If you're running to replace a sitting president, your campaign needs a theme beyond "throw that bum out," a vision that helps define you and where you think the country should go. You may not have noticed it, but nearly all the Republicans looking to win their party's nomination to run against Barack Obama have settled on the same motif: America is awesome.
You were hoping for something a little more meaty? Sorry -- the GOP watchword of the moment is "American exceptionalism," and the candidates seem to be banking their campaigns on it. If you've been paying attention to the incipient election efforts, you've heard that phrase with increasing frequency. For the next year and a half, Republicans will be talking a lot about how special America is.
Any good campaign theme contains an implicit contrast, and the one the Republicans want to draw is plain: They believe in American exceptionalism, and Barack Obama doesn't. We are not just great, this argument goes; we are superior to every other country on Earth in every way that matters; we always have been and always will be, so long as Obama and the liberals can be thwarted in their nefarious plans to run America down.
This has been a conservative refrain almost from the moment Obama took office, but we have reached a point of unanimity among the presidential candidates that American exceptionalism should be at the heart of the 2012 election. "I refuse to believe America is just another place on the map with a flag," thundered Mitt Romney. Newt Gingrich's Gingrich Productions, part of his sprawling media empire, recently produced A City Upon a Hill, a documentary in which various political figures talk of America's terrific-ness over footage of amber waves of grain. Newt's new book, in stores next month, is called A Nation Like No Other: Why American Exceptionalism Matters. You may want to put it on your shelf next to Romney's No Apology: The Case for American Greatness. And Michele Bachmann devotes a healthy portion of her stump speech to the plan laid by God and the Founders to make America superior to all other countries.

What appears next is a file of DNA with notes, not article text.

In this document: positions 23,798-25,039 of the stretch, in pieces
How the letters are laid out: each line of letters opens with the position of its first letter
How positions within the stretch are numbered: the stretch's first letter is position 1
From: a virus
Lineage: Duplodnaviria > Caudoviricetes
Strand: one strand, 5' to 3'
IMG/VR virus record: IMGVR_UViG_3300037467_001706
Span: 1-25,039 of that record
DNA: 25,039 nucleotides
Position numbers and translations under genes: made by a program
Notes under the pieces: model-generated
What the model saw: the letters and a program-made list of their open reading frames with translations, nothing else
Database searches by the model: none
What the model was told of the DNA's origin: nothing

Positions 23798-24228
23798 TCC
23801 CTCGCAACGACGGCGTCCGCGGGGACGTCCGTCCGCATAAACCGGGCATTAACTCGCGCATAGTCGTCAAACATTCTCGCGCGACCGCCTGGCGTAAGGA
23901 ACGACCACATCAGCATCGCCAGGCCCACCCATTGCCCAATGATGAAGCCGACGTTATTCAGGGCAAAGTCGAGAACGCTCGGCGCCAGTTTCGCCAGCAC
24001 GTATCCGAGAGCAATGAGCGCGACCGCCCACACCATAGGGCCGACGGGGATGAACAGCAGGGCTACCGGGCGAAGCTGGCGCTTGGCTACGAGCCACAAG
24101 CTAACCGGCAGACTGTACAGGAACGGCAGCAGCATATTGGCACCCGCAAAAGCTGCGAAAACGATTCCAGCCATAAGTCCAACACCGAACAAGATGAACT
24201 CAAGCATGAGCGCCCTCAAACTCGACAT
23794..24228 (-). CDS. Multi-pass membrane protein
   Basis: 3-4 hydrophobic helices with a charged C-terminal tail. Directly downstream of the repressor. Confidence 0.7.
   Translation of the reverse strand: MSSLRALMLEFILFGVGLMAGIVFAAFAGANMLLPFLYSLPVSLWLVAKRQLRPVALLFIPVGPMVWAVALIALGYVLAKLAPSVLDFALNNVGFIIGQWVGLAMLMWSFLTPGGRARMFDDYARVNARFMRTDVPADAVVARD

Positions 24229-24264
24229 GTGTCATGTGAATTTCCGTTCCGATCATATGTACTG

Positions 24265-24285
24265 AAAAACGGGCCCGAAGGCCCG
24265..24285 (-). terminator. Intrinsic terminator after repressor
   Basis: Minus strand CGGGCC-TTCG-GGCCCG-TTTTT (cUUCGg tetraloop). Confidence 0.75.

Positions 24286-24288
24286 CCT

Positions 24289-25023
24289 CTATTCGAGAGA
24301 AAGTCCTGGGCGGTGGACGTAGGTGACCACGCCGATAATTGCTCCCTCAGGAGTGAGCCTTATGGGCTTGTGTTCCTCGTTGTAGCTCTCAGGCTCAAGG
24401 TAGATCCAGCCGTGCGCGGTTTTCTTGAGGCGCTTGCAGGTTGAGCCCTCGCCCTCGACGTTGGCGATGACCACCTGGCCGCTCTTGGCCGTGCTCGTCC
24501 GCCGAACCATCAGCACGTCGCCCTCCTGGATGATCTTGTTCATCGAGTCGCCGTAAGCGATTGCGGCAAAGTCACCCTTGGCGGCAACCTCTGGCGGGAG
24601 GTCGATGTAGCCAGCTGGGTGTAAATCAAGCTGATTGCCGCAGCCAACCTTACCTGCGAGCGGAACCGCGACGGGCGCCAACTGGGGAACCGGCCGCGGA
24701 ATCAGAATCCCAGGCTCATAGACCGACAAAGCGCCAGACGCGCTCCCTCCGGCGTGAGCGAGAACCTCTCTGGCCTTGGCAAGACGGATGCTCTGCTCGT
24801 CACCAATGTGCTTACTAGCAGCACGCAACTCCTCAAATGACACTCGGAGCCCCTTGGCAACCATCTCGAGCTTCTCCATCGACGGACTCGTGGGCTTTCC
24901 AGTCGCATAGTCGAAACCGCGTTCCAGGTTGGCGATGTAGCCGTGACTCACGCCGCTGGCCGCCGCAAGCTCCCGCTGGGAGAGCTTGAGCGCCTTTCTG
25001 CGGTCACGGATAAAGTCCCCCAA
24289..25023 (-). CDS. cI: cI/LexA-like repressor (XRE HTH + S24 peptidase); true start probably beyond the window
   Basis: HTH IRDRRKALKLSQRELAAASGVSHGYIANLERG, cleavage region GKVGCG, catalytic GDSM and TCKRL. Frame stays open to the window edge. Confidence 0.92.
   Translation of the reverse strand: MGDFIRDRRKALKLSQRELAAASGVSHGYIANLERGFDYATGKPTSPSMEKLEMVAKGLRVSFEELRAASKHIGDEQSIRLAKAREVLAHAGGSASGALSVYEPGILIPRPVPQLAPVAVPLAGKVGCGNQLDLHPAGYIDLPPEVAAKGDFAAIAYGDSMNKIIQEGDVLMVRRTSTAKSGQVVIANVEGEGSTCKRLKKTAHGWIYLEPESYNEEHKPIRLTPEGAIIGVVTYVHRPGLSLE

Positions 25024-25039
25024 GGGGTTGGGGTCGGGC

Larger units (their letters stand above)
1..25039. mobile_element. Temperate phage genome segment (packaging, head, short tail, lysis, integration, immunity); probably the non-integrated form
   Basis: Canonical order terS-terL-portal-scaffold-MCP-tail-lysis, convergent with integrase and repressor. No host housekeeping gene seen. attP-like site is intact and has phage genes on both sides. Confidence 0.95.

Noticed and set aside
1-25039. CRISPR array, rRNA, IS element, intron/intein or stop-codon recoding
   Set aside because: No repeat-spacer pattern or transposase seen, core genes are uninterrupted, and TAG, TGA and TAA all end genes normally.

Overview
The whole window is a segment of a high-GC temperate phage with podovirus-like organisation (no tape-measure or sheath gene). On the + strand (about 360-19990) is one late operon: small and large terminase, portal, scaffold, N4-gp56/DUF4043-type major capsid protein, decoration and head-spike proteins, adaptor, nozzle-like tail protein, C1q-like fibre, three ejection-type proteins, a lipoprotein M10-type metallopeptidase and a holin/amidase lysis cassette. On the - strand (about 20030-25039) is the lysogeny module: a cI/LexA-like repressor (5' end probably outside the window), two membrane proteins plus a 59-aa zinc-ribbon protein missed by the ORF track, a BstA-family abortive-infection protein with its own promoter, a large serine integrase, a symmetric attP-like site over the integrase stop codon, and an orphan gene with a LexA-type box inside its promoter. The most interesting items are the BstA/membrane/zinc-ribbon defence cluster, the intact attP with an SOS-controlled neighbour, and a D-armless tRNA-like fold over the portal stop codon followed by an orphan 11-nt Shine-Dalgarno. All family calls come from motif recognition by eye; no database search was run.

But wait, you may ask -- doesn't Obama say the same kind of thing pretty frequently? Look, for instance, at the speech he gave about military intervention in Libya. "Some nations," he said, "may be able to turn a blind eye to atrocities in other countries. The United States of America is different." Or what about his last State of the Union address, where he went on and on about America's uniqueness? "We are the first nation to be founded for the sake of an idea," he said, adding that this is "the greatest nation on Earth." But if you think that's the real Obama, you just don't get it.
You see, the Republicans running for president know the truth, which is that a single sentence Obama uttered at a press conference in France in April 2009 is the Rosetta Stone of the president's perfidy, the only thing you need to understand his real contempt for America. It's been quoted in nearly all of the books written by the presidential candidates as well as in hundreds of newspaper columns, speeches, articles, and blog posts by conservative figures. "I believe in American exceptionalism," Obama said in response to a journalist's question, "just as I suspect that the Brits believe in British exceptionalism and the Greeks believe in Greek exceptionalism." He went on to explain how America's leadership, its economy, its military, and its values give it a unique place in the world -- in other words, explaining why his belief in American exceptionalism is justified.